Polychronicity

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The word "polychronicity" is a term that describes people who prefer to work on multiple activities at the same time.[1] Examples of polychronic behaviors include: cooking food while watching television, browsing the internet while sitting in meetings, and talking on the phone while driving a car. Polychronicity is in contrast to those who prefer monochronicity (doing one thing at a time).[2] The polychronic-monochronic concept was first developed by Edward T. Hall in 1959 in his anthropological studies of time use in different cultures.

Measuring polychronicity[edit]

Researchers have developed the following questionnaires to measure polychronicity:

  • Inventory of Polychronic Values (IPV), developed by Bluedorn et al. (1999) which is a 10-item scale designed to assess "the extent to which people in a culture prefer to be engaged in two or more tasks or events simultaneously and believe their preference is the best way to do things."
  • Polychronic Attitude Index (PAI), developed by Kaufman-Scarborough & Lindquist in 1991, which is a 4-item scale measuring individual preference for polychronicity, in the following statements:
    1. "I do not like to juggle several activities at the same time".
    2. "People should not try to do many things at once".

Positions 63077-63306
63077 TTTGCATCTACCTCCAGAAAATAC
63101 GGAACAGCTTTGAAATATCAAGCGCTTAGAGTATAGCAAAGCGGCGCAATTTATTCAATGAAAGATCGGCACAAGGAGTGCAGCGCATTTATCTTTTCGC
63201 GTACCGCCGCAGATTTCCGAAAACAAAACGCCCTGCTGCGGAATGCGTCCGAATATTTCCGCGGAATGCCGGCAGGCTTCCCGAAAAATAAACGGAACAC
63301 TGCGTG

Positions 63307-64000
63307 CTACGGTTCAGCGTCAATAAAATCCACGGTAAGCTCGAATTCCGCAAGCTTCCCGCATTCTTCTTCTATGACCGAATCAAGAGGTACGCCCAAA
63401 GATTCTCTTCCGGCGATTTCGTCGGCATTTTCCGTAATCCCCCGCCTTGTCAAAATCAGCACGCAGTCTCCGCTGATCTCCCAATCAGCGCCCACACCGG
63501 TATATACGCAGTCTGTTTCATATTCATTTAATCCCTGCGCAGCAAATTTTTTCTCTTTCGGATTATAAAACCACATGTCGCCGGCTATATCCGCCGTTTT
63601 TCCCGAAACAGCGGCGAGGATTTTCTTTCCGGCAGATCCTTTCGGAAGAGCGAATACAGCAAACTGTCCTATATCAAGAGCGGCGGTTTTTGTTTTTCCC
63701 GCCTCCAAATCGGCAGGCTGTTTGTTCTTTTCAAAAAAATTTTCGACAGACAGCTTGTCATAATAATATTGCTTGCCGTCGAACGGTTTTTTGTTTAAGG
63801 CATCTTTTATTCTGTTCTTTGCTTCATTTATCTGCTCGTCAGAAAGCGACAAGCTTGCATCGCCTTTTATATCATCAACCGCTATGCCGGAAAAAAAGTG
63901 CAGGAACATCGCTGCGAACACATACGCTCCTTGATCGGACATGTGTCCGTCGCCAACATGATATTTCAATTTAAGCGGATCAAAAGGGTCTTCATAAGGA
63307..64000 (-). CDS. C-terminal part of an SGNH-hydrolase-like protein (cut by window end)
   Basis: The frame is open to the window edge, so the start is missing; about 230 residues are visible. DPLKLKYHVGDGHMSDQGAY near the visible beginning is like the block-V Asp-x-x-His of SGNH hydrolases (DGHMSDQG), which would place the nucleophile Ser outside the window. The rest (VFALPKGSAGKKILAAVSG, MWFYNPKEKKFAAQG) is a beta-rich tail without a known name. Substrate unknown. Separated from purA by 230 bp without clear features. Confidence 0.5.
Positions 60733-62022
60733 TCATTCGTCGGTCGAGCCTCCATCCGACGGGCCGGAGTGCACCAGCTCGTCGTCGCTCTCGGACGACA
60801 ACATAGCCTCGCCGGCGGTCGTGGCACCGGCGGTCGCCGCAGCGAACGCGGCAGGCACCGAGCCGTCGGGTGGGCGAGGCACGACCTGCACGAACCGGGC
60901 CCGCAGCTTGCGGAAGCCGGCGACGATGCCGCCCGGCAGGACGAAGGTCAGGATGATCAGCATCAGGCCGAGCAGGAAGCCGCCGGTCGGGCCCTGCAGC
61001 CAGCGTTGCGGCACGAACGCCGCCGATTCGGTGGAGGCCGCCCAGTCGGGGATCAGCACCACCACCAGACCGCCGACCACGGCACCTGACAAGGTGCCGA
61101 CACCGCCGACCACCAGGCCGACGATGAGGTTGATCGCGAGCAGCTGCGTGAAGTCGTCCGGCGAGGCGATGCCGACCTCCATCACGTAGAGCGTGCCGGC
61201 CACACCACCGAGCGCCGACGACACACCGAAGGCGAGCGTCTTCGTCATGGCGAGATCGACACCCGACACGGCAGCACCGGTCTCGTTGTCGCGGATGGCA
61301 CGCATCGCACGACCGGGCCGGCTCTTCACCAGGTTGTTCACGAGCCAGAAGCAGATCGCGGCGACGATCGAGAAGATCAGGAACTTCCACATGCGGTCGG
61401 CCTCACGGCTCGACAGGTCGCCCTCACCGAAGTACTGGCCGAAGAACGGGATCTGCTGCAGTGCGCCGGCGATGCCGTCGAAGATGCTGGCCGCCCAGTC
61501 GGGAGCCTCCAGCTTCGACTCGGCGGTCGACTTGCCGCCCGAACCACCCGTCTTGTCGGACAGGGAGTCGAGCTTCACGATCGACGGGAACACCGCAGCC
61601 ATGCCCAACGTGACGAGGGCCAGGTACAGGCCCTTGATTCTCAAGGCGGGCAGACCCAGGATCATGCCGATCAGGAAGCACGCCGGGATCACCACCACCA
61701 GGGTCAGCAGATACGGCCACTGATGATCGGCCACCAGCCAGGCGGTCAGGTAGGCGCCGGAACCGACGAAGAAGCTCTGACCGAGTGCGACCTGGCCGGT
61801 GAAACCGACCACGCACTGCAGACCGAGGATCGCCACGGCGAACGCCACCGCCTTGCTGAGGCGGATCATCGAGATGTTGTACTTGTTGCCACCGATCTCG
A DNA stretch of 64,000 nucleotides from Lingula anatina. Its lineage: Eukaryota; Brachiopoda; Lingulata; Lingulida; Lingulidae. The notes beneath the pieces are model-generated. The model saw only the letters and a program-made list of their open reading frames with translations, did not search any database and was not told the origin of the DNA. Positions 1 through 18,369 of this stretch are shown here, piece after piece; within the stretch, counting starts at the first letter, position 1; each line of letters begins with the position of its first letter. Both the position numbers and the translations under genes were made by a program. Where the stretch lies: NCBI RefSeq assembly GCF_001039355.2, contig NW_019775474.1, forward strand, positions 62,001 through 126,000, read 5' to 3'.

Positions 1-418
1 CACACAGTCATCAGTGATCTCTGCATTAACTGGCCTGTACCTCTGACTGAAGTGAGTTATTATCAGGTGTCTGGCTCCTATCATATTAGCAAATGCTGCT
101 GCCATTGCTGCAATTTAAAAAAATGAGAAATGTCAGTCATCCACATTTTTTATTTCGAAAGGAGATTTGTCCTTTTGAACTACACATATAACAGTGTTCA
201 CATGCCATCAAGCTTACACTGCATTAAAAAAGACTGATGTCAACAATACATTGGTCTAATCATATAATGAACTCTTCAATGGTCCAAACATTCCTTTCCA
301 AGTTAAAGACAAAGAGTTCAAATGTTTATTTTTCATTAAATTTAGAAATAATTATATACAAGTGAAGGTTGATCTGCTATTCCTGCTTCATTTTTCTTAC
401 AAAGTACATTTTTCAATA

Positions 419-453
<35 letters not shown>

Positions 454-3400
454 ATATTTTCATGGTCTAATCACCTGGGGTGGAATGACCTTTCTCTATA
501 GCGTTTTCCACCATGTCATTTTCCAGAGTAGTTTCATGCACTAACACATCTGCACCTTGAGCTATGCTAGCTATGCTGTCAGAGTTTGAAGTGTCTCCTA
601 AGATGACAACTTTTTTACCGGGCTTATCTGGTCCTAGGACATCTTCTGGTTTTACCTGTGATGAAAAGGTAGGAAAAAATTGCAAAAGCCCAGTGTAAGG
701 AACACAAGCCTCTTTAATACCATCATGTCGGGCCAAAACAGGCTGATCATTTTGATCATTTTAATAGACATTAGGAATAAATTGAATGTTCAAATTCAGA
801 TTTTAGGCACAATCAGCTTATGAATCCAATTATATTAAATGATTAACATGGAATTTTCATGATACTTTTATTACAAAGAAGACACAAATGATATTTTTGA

3. "When I sit down at my desk, I work on one project at a time".
    4. "I am comfortable doing several things at the same time".

See also[edit]

References[edit]

  1. ^ "Punctuality: Some cultures are wound tighter than others - Los Angeles Times". Articles.latimes.com. 1994-12-30. Retrieved 2014-03-10. 
  2. ^ Joshua Keating (2012-03-16). "Why Time is a Social Construct | Science | Smithsonian". Smithsonianmag.com. Retrieved 2014-03-10. 

Further reading[edit]

  • Bluedorn, A., Kalliath, T., Strube, M. & Martin, G. (1999). Polychronicity and the Inventory of Polychronic Values (IPV). Journal of Managerial Psychology, Volume 14, Numbers 3-4, 1999, pp. 205–231(27)
  • Conte, J. M., Rizzuto, T. E., & Steiner, D. D. (1999). A construct-oriented analysis of individual-level polychronicity. Journal of Managerial Psychology, 14, 269–288.
  • Kaufman-Scarborough, Carol and Jay D. Lindquist (1999), "Time Management and Polychronicity: Comparisons, Contrasts, and Insights for the Workplace," Journal of Managerial Psychology, special issue on Polychronicity, Vol. 14, Numbers 3 /4, 288-312.
  • Timesense: Polychronicity and Monochronicity
  • Luximon, Y. and Goonetilleke, R. S. (2010). The relationship between monochronicity, polychronicity and individual characteristics. Behaviour & Information Technology, Volume 29(2), 187-198
  • Zhang Y., Goonetilleke, R. S., Plocher, T., and Liang, Sheau-Farn Max. (2005). Time-related behaviour in multitasking situations. International Journal of Human-Computer Studies. Vol. 62(4), pp. 425-455.